14 October 2011

John Marquand in Newburyport, Massachusetts: Literary New England #5

In the tiny ancient Sawyer Hill Burying Ground - usually called 'the little cemetery' by locals - lies a notable author.

John Phillips Marquand, Sr, (1893-1960) grew up as his once very prosperous family was discovering how to live through the stock market crash that ruined them, and learned about poorer classes through schooling in Newburyport. The prominent statue of William Lloyd Garrison in the town too gave the message that not all are born wealthy.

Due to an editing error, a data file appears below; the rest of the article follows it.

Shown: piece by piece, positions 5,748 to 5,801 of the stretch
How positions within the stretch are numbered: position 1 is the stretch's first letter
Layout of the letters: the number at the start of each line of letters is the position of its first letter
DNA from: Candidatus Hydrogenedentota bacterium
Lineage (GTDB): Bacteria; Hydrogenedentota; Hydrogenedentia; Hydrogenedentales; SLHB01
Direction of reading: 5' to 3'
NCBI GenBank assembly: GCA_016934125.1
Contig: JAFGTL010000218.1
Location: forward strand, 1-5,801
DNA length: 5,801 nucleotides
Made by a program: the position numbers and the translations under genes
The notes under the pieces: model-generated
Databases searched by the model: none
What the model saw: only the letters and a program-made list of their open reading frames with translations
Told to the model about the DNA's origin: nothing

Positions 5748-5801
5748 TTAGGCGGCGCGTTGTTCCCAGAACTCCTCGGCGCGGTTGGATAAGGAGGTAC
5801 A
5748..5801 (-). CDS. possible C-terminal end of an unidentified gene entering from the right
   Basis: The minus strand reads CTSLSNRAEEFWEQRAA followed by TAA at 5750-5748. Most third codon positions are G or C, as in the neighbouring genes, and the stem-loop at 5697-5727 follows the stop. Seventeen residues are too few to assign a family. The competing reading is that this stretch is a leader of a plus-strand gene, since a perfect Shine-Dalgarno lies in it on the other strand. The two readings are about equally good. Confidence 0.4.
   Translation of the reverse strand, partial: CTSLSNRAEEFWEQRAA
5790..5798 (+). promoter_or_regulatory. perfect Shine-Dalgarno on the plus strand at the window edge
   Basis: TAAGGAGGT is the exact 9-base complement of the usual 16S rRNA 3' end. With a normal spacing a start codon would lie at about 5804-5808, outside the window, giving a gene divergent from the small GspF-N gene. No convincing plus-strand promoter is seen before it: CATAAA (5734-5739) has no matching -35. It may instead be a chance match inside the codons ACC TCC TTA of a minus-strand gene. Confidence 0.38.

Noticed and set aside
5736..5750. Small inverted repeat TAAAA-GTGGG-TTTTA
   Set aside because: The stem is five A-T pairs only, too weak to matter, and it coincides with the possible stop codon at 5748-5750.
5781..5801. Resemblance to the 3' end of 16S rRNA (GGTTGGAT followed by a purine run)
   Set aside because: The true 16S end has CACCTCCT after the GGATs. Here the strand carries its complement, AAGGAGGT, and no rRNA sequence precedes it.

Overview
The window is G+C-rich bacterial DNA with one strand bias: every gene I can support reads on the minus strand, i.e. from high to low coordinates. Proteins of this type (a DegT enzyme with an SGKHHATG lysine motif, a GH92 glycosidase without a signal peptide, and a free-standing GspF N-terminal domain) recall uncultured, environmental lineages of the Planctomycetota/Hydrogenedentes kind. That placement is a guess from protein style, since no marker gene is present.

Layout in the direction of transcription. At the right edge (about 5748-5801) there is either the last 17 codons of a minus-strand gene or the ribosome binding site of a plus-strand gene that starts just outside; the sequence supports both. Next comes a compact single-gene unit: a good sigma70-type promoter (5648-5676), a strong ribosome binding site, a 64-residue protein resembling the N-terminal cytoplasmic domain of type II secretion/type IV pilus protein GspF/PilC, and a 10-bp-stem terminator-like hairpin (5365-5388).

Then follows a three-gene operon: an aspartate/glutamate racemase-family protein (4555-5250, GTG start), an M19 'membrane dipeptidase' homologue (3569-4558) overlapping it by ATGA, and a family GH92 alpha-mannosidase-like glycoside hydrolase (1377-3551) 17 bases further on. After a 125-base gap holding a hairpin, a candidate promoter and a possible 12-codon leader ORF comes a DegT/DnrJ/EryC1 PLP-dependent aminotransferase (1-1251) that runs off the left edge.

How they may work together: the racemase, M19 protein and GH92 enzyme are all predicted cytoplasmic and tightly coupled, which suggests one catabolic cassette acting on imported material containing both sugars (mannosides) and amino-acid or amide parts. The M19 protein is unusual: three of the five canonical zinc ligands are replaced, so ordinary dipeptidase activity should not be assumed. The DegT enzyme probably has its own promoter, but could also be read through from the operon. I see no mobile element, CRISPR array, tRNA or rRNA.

Marquand gained a scholarship to Harvard, a stronghold of Ivy League privilege, where he just didn't have the name to give sufficient kudos to be accepted as one of the privileged. So he wrote satiral works about high society that were perhaps a little too subtle for all the Boston Brahmins to understand.

In 1938, he won the Pulitzer Prize for his Boston Brahmin satire The Late George Apley.

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